The Supreme Court on Monday said a plea challenging the Citizenship (Amendment) Bill, which seeks to provide Indian citizenship to non-Muslims from Bangladesh, Pakistan and Afghanistan, could only be taken up after the bill was approved by the Rajya Sabha.
A bench headed by Chief Justice Ranjan Gogoi said it would keep the plea filed by the "Nagarikatwa Aain Songsudhan Birodhi Mancha" (Forum Against Citizenship Act Amendment Bill) and others pending and might hear it only after Parliament took the final view on the bill.
"Having heard the counsel for the petitioners, we are of the view that this matter should remain pending and be taken up only after the Citizenship Amendment Bill, the consideration of which is now stated to be pending before the Rajya Sabha, reaches its finality.
The bill has been cleared by the Lok Sabha and it would now be presented in the Upper House of Parliament.
The public interest litigation (PIL) has sought to declare the Passport (Entry into India) Amendment Rules, 2015 and the Foreigners (Amendment) Order as "discriminatory, arbitrary and illegal".
"We can keep this plea pending and if it (bill) is passed in the Rajya Sabha, then the lawyer can mention it for hearing," the bench said.
The bill, passed in the Lok Sabha on January 8, provides for according Indian citizenship to the Hindus, Jains, Christians, Sikhs, Buddhists and Parsis who fled religious persecution in Bangladesh, Pakistan and Afghanistan after six years of residence in India, instead of the 12 years currently, even if they do not possess any document.
It also seeks to provide relief to the persecuted migrants who have come through the western borders of the country to states like Gujarat, Rajasthan, Delhi, Madhya Pradesh etc., the home minister had said.
The PIL opposed the bill on the ground that it had introduced religion as a new principle into the citizenship law and termed it as "communally motivated humanitarianism".
"Never before has religion been specifically identified in the citizenship law as a ground for distinguishing between citizens and non-citizens. It has introduced religion as a new principle into the citizenship law and can be conveniently branded as 'communally motivated humanitarianism'.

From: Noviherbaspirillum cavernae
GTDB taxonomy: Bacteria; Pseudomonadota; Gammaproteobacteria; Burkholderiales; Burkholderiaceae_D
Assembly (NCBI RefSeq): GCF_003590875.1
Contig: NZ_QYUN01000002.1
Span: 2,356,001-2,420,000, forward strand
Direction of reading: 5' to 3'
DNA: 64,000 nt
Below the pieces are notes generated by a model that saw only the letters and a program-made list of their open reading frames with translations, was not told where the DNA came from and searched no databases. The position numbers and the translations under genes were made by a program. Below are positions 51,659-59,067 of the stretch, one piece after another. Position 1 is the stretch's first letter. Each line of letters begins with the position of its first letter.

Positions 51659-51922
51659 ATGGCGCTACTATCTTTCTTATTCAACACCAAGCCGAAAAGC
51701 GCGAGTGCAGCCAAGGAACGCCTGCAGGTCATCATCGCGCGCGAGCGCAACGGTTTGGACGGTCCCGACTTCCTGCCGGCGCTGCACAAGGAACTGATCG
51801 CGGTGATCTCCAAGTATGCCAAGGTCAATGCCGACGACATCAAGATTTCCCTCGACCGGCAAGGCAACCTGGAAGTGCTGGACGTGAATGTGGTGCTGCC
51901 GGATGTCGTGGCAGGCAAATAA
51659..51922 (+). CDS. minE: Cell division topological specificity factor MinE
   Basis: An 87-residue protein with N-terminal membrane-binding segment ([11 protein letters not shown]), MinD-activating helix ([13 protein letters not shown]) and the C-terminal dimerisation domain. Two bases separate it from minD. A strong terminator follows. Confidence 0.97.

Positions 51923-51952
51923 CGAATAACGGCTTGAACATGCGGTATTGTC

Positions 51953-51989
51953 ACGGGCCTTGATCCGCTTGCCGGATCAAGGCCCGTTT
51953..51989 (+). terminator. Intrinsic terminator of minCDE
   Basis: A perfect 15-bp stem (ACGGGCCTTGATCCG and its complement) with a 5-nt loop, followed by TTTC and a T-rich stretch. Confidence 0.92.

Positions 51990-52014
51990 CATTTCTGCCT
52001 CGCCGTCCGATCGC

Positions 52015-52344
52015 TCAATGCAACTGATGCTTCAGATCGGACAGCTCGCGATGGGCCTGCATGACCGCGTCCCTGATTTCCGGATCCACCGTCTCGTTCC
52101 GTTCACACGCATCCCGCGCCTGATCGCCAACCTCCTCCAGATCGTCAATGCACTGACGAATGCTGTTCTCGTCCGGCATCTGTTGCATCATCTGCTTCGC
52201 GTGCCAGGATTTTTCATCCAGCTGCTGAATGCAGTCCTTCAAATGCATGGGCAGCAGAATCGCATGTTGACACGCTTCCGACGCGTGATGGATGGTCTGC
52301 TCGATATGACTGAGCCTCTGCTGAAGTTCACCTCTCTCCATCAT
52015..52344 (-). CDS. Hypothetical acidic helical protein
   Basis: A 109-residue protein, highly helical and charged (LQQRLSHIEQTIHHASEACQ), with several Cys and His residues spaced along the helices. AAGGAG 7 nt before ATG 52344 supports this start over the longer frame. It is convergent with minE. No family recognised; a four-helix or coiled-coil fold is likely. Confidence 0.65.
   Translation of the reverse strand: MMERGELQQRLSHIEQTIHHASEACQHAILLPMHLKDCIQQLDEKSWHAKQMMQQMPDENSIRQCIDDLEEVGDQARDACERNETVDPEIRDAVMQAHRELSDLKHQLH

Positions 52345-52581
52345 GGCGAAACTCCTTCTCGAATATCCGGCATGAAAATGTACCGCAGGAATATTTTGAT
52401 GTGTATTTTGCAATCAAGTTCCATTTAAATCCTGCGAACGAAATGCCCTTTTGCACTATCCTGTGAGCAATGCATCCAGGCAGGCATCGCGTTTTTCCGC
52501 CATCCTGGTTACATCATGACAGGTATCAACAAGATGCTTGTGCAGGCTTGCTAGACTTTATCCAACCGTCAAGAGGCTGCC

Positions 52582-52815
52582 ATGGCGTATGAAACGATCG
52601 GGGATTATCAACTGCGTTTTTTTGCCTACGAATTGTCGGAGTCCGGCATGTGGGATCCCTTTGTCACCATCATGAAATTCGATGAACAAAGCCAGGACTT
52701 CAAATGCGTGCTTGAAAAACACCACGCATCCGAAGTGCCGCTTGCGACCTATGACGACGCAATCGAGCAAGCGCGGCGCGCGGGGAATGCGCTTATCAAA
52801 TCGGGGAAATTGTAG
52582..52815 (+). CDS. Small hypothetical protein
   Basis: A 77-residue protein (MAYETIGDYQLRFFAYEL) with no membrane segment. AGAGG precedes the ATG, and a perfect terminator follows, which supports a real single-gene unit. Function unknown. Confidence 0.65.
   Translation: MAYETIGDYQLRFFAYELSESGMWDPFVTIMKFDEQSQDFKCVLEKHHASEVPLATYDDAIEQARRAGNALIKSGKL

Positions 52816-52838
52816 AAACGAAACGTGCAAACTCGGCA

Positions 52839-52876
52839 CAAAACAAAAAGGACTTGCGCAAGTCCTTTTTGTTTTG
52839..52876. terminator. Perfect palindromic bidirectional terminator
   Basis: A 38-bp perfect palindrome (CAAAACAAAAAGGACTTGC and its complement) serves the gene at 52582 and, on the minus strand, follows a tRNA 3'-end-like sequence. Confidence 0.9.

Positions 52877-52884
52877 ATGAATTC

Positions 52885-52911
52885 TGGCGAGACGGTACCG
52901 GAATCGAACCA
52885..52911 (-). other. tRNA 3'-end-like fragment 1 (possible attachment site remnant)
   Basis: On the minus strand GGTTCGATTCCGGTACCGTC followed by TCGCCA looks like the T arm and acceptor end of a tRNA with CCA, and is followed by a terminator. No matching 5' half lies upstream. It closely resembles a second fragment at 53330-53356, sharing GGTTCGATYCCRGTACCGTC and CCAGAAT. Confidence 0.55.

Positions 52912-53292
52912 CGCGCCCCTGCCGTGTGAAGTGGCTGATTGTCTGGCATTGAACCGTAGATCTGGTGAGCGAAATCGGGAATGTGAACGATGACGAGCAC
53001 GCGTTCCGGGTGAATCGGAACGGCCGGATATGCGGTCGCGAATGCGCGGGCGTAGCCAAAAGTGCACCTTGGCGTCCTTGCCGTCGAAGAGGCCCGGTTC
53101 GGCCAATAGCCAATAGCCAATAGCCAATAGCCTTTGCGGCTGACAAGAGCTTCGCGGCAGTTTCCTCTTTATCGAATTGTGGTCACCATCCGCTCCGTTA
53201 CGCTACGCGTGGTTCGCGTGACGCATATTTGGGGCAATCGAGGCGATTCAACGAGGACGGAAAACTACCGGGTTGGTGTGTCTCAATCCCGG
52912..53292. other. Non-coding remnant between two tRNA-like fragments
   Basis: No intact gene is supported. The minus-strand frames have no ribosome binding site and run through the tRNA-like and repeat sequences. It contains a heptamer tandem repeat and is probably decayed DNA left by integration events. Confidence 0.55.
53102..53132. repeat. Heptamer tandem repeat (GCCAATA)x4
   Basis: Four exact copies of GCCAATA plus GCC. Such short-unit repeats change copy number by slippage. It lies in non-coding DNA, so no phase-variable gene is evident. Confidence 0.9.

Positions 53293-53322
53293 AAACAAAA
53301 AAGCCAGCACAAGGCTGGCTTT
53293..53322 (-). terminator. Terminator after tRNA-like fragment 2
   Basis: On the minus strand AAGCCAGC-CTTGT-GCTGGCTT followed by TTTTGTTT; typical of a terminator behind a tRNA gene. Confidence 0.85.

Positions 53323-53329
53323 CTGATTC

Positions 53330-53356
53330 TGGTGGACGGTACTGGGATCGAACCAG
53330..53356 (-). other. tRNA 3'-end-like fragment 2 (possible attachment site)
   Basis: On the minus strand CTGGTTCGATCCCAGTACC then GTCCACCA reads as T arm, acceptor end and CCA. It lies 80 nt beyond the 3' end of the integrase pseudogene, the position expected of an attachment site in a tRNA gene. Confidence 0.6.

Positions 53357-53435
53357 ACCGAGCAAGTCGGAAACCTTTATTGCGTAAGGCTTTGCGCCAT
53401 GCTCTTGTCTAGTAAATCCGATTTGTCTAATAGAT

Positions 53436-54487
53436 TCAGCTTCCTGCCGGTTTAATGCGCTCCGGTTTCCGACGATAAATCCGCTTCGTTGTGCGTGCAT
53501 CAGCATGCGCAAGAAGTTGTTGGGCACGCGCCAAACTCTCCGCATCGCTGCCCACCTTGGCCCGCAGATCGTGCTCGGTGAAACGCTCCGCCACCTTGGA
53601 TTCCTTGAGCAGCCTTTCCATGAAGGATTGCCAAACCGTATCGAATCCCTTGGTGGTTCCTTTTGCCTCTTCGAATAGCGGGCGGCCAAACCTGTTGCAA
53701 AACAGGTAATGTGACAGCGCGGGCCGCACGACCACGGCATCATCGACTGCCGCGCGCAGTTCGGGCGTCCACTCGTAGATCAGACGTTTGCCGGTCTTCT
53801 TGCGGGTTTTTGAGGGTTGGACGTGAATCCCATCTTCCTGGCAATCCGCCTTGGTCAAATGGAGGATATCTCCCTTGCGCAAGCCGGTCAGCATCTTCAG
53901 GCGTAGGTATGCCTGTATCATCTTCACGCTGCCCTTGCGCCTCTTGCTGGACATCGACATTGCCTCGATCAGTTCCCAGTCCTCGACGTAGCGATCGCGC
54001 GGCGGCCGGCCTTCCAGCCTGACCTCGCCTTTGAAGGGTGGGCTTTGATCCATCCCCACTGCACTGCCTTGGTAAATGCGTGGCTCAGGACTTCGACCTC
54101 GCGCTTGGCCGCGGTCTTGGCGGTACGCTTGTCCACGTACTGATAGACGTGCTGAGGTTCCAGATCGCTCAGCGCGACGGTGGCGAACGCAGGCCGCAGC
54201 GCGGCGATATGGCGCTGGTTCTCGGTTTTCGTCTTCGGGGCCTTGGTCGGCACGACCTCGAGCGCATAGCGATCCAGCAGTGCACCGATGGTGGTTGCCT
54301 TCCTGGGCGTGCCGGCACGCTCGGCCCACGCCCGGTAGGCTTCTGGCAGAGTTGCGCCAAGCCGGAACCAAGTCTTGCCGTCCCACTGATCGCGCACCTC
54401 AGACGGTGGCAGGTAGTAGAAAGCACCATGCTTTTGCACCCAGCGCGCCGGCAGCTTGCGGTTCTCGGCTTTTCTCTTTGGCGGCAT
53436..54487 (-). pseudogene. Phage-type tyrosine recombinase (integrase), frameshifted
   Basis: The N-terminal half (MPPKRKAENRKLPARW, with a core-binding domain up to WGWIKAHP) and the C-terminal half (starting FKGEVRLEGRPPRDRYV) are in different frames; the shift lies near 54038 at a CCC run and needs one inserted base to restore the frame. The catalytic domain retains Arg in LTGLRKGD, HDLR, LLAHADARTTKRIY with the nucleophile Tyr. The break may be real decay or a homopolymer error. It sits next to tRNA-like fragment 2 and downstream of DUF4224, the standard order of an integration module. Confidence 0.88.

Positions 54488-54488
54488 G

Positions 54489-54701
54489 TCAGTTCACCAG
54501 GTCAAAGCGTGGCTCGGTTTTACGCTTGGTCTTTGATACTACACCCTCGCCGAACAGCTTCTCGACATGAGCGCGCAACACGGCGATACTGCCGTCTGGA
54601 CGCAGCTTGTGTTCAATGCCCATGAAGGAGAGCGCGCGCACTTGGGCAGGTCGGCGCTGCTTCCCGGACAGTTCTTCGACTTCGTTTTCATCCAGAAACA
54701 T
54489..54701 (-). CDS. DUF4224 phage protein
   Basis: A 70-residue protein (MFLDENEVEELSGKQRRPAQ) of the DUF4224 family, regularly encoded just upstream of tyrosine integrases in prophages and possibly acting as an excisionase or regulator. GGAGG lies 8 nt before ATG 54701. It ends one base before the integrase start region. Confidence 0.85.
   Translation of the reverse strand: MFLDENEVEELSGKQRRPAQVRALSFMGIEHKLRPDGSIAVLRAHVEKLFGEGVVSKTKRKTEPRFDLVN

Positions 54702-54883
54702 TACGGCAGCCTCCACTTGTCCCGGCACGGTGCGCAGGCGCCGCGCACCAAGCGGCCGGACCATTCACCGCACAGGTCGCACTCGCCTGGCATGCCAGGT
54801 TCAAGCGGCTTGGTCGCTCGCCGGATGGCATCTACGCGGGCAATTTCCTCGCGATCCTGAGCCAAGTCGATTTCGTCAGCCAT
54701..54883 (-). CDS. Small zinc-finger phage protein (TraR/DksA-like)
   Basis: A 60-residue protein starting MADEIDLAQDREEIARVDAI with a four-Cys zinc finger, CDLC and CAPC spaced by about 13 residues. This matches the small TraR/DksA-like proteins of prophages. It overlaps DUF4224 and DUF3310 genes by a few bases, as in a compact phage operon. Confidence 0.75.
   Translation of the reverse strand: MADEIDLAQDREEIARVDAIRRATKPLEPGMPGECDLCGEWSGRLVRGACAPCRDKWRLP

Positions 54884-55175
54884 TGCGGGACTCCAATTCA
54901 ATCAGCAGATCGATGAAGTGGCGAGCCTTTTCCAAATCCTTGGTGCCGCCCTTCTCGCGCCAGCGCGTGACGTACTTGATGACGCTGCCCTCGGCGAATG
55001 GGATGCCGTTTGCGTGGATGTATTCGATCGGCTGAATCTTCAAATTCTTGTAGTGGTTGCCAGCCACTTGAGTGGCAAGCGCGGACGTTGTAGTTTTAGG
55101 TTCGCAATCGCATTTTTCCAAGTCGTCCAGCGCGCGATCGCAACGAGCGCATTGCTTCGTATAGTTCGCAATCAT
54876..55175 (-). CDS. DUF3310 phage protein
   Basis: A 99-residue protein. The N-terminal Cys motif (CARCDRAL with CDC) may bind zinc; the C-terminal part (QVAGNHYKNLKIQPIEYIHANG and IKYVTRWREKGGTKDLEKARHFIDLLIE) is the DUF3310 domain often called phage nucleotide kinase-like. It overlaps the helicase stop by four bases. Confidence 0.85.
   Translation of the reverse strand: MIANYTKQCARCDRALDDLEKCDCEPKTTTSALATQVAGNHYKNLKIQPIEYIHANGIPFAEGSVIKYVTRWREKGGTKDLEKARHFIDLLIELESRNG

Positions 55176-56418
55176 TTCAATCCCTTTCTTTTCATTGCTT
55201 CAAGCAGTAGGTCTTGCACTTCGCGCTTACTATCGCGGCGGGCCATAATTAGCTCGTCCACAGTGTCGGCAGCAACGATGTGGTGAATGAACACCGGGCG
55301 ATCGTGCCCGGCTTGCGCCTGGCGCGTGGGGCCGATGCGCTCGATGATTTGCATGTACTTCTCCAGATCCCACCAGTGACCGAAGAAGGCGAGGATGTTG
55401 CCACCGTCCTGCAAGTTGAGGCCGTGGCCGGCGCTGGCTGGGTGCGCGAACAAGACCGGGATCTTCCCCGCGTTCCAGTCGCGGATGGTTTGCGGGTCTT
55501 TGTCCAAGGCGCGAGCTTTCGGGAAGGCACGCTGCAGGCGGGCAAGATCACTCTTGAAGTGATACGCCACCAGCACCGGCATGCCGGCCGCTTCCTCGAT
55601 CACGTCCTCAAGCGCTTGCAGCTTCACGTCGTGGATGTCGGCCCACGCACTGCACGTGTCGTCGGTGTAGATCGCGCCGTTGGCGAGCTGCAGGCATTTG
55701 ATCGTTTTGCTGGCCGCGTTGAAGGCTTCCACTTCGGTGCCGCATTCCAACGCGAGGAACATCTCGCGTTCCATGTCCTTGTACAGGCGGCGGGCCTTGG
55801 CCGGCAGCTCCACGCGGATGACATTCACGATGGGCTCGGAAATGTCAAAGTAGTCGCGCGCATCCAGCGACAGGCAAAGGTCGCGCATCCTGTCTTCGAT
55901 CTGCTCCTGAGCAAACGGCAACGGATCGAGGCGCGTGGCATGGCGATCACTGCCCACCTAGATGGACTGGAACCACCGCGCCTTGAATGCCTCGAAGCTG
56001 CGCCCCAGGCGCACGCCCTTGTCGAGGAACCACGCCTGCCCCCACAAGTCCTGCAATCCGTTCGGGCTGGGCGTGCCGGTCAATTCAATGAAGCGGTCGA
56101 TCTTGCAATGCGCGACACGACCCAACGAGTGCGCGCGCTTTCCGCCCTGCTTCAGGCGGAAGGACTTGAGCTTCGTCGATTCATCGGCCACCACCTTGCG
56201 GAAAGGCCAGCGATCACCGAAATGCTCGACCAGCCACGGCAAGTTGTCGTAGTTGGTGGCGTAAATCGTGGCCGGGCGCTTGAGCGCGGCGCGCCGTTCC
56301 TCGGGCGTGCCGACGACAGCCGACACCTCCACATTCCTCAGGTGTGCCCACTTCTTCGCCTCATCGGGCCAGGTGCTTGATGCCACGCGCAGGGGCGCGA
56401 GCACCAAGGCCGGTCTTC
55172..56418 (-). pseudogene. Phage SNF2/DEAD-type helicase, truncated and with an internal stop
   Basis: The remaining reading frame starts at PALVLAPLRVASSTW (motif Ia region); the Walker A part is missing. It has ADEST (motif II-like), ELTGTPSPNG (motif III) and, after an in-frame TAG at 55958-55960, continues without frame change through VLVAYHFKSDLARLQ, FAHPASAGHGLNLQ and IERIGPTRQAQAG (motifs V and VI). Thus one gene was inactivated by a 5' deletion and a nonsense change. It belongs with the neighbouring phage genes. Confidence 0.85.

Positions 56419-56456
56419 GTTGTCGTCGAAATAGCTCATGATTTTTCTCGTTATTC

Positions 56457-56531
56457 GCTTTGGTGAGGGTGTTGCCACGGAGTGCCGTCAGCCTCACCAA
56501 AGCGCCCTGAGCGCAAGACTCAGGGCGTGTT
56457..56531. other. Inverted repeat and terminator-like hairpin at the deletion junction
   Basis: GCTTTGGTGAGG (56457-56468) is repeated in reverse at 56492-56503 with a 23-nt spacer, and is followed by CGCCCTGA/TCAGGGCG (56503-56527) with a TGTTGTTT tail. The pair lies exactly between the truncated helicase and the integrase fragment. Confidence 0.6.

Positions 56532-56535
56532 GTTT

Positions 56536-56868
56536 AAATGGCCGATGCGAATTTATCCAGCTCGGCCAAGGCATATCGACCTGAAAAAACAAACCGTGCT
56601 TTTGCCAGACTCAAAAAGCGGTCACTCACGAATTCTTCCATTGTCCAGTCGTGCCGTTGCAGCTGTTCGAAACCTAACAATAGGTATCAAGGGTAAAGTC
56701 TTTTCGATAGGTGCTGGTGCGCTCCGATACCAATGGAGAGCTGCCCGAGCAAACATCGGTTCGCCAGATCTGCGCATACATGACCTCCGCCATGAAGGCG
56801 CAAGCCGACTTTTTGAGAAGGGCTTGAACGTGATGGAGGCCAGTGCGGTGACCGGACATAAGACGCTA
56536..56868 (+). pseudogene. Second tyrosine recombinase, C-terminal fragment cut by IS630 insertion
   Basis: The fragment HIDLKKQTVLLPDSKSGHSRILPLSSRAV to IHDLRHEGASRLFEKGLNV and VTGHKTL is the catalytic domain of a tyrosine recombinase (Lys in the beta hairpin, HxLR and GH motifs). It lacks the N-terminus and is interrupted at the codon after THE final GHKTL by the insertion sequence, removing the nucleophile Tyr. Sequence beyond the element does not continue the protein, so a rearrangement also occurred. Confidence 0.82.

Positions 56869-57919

"The illegal immigrants who are to be granted the benefit of this legislation are to qualify for citizenship only on the basis of religion, a requirement that goes against one of the basic tenets of the Indian Constitution, secularism," it said.
It further claimed that the "direct and inevitable" effect of the bill would be the dilution of the Assam Accord inked in 1985, which presently made anyone entering Assam from Bangladesh after March 24, 1971 an "illegal immigrant".
"The amendment defeats the purpose of the accord and opens the floodgates to more illegal immigration and consequently, increases claims on diminishing resources. The transformation of migrants, hitherto perceived as illegal encroachers, into legitimate citizens cannot be justified," it said.
The plea further claimed that the bill had the potential to "derail and nullify" the gains made by updating the National Register of Citizens (NRC) in Assam.
"Many persons, who could not otherwise establish their claims and were therefore excluded from the draft NRC published recently, can now take shelter under this and subsequently, become legitimate Indian citizens at the cost of the indigenous people of Assam," it said.
The petition further alleged that Assam had repeatedly witnessed ethnic clashes and violence, which were arising out of existential threat perceptions, fear of being reduced to minority in one's own homeland and giving up territories to foreigners and imposition of foreign or alien culture.
The PIL sought directions to the Centre, the Ministry of External Affairs and the Assam government to declare the Passport (Entry into India) Amendment Rules, 2015 and the Foreigners (Amendment) Order as "discriminatory, arbitrary and illegal".
It further sought directions to the Centre to constitute a National Immigration Commission or any other appropriate body to frame a National Immigration Policy and a National Refugee Policy.
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